“I wanted there to be one less great player on the field for the Green Bay Packers that night,” Jacobs said.
Former Giants GM and NFL encyclopedia Ernie Accorsi has for decades recognized the menace of The Big Back.
“I don’t care if I was playing on a sandlot behind my house, tackle football with no pads, when there’s a big guy running,,” Accorsi told Serby Says, “you don’t want to tackle him.”
Accorsi remembers watching the 6-1, 238-pound Motley.
“We got a television in 1950,” Accorsi said. “He was a little more upright. People would just bounce off his chest. Paul Brown always had those kind of backs. There’s nothing that demoralized a defense more than when you’re running the ball on ‘em, especially the last quarter, and you can’t stop ‘em. And the great big backs seem to get stronger the more you give ‘em the ball.”
Accorsi places the 6-2, 228-pound Brown in a league of his own, but is thoroughly impressed with King Henry.
“He plays like a halfback, even though he’s the old-style big back,” Accorsi said. “He can go the distance at any time, once he breaks the first line of defense, now he’s in against the secondary, and he’s bigger than everybody. He makes big, long touchdown runs when they have to have it to win a game. He’s a great back.”
Bobby Ramsay coached Henry at Yulee (Fla.) High School and once watched him steamroll Jackson High School for 510 rushing yards.
“I think you fell into the trap of worrying too much about how big he is and not worrying about how fast he is,” Ramsay said.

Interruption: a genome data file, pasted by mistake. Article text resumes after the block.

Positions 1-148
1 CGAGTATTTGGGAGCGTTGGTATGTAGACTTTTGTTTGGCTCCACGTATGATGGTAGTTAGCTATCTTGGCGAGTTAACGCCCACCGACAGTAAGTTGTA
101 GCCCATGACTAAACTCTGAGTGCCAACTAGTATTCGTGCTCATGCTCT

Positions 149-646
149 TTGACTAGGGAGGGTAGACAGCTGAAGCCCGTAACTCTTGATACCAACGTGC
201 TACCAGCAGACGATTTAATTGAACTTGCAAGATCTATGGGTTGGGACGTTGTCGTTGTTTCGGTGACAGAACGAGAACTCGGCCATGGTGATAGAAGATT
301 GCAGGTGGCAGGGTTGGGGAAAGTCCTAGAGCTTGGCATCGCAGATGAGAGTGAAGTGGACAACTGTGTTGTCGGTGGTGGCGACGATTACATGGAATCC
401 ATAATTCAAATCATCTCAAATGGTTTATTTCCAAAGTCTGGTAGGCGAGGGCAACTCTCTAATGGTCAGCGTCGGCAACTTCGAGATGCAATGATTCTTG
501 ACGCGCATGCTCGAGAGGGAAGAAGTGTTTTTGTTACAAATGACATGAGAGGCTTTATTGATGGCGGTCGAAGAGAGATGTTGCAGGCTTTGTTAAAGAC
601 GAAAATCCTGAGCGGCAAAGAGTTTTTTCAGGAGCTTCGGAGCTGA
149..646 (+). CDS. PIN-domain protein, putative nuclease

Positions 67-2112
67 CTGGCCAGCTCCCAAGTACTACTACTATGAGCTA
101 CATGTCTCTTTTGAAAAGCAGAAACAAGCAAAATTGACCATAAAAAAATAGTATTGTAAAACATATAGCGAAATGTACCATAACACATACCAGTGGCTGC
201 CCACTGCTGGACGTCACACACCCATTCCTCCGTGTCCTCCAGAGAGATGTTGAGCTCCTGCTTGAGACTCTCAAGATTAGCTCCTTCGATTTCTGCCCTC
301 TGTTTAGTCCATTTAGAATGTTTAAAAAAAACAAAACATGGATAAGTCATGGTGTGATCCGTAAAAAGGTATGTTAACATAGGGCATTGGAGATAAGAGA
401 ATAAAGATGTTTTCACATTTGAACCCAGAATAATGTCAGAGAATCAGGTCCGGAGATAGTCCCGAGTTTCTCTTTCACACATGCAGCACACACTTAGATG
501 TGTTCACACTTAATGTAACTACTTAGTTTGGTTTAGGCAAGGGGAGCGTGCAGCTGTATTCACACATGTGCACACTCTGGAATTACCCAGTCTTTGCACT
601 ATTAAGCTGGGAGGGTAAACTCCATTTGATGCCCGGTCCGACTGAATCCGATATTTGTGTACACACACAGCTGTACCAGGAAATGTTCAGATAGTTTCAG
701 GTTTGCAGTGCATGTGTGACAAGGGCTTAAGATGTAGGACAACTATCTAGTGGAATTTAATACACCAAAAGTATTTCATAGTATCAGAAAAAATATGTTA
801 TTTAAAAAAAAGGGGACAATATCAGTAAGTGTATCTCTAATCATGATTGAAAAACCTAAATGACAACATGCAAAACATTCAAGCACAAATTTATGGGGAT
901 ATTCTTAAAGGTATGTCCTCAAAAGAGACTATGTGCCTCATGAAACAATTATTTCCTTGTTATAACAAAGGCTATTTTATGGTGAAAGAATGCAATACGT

“We almost had to give up game-planning because every week we saw a brand new defense that a team hadn’t run all year long to try to slow him down, whether it was six down linemen, whether it was five down linemen, whether it was seven down linemen, we saw six down linemen-five linebackers, and you kinda liked to see that because you’re sitting there going, ‘OK all he really has to do is hit one crease and he’s gone.’ ”
It was love at first sight for Ramsay at Henry’s first practice.
“We had him in
an inside run drill, and we had three pretty good defensive linemen, none of ’em got blocked on that play,” Ramsay recalled. “I remember one of ’em kinda hit him in the thigh, one of ’em hit him in the waist, one of ’em kinda hit him in the shoulder, and he kinda was like Optimus Prime like making his way back to the line of scrimmage.
“And then the next play we ran the same play and he busted it through, and myself and the offensive coordinator were standing next to each other, we had kinda looked at each other out of the side of our eye like, ‘Yeah, there’s our starter.’ ”
College recruiters/coaches spread lies about Alabama coach Nick Saban intending to move Henry to defensive end. Saban cleared that up emphatically in his office when Henry asked him during his first campus visit if it were true.
“Saban kinda starts rocking back and forth in his chair and you could tell he was upset that people were saying things that weren’t true about his opinion of Derrick,” Ramsay said. “Some of the stuff’s not printable, but I remember he kinda built up to a point, he said, ‘There’s one guy in this whole f—–g place that makes every decision — ME.’ ”
Henry (1,986 rushing yards and 23 rushing TDs) won the Heisman Trophy in 2015. The proud high school coach travels back in time when he watches King Henry’s demoralizing stiff-arm in action.
“I kind of feel like at times the NFL DBs struggle with him the same way that the high school kids did,” Ramsay said.
Back to the Future.